The UK economy contracted by 0.1% in March, as surging inflation took a toll on demand to offset the boost that had been expected from the end of COVID restrictions.
The monthly figure compares to no growth in February and 0.7% growth in January, while the quarterly figure (between January and March) showed a growth of 0.8%, which was down from 1.3% in the previous three months.
Chancellor Rishi Sunak said: “The UK economy recovered quickly from the worst of the pandemic and our growth in the first few months of the year was strong – faster than the US, Germany and Italy, but I know these are still anxious times.
“Our recovery is being disrupted by Putin’s barbaric invasion of Ukraine and other global challenges but we are continuing to help people where we can.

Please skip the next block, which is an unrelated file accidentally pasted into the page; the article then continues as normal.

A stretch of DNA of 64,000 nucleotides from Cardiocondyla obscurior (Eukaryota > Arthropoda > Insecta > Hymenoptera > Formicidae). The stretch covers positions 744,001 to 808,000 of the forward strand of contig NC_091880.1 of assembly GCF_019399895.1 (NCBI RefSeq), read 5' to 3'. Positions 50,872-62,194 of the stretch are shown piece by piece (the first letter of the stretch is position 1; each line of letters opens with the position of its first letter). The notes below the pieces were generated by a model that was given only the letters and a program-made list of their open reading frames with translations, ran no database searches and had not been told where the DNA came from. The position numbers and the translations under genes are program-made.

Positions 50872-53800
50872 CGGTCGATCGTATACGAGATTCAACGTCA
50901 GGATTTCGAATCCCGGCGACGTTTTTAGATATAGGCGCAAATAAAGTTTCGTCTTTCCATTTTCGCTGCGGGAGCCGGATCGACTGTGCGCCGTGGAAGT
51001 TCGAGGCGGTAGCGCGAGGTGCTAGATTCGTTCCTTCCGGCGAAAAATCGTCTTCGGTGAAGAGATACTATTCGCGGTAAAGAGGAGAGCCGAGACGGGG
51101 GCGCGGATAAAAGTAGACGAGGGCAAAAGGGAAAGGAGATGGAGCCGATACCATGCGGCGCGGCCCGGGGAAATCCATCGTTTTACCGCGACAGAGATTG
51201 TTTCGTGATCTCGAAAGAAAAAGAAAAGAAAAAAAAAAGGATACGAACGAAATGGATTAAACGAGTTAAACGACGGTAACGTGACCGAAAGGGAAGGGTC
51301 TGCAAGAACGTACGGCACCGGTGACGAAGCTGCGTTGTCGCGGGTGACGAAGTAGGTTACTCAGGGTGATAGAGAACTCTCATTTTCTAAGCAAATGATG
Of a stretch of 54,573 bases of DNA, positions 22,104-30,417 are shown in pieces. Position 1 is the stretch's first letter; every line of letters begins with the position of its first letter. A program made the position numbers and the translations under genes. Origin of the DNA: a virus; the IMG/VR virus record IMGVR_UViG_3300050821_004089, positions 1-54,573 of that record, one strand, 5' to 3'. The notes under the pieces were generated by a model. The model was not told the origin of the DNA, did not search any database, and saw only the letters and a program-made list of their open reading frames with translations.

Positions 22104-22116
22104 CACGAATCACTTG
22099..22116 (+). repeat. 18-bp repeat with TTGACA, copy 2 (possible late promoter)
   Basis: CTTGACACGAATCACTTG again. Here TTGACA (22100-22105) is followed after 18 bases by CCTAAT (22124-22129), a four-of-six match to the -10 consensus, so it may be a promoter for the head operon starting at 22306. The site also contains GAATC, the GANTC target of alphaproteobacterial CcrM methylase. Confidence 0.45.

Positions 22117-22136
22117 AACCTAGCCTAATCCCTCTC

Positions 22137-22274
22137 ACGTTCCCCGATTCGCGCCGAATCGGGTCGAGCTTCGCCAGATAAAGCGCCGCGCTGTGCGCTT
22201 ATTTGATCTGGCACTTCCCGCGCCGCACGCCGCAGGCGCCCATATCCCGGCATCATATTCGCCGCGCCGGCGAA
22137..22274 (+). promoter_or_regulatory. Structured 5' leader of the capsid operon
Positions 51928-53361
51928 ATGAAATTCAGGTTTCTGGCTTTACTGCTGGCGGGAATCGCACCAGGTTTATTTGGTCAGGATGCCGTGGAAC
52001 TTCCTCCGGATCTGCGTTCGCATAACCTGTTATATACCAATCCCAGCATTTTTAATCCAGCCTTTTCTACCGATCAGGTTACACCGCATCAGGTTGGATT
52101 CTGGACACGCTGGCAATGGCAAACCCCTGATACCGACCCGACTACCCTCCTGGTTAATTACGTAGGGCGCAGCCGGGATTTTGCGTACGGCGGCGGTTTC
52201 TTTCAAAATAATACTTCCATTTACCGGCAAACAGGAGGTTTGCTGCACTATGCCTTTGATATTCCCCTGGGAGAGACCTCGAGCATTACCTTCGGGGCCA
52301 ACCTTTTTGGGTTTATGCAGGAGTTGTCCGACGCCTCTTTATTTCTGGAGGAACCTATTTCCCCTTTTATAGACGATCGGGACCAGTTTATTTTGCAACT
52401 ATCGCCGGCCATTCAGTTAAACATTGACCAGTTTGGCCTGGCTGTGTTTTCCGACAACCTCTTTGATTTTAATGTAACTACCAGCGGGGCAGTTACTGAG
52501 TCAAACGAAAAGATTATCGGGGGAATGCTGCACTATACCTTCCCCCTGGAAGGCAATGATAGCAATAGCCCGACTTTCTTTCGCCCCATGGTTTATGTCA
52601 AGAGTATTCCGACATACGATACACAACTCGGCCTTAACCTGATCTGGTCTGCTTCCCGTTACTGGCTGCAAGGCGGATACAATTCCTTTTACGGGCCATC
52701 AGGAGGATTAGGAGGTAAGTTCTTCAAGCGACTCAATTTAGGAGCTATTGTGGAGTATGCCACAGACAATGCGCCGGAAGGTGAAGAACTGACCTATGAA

“Growth is the best way to hep families in the longer-term so as well as easing immediate pressure on households and businesses, we are investing in capital, people, and ideas to boost living standards in the future.”
The Office for National Statistics data was released as alarm bells ring over the country’s economic prospects, with the Bank of England warning last week that a recession now loomed large due to the cost of living crisis gathering pace.
Families and businesses are straining under a weight of global price increases largely caused by demand outstripping supply as the COVID crisis eases and, latterly, the effects of Russia’s war in Ukraine.
Separate figures released by the ONS next week are tipped by economists to show inflation nearing a 40-year high in April, at around 8.5%.
The leap, from the March level of 7%, will be mostly a consequence of higher energy costs being passed on down the supply chain, raising the cost of doing business and ultimately the cost of everyday goods and services.
There is also one direct price shock to be reflected for the first time: the unprecedented £693 hike in the energy price cap for households that took hold on 1 April.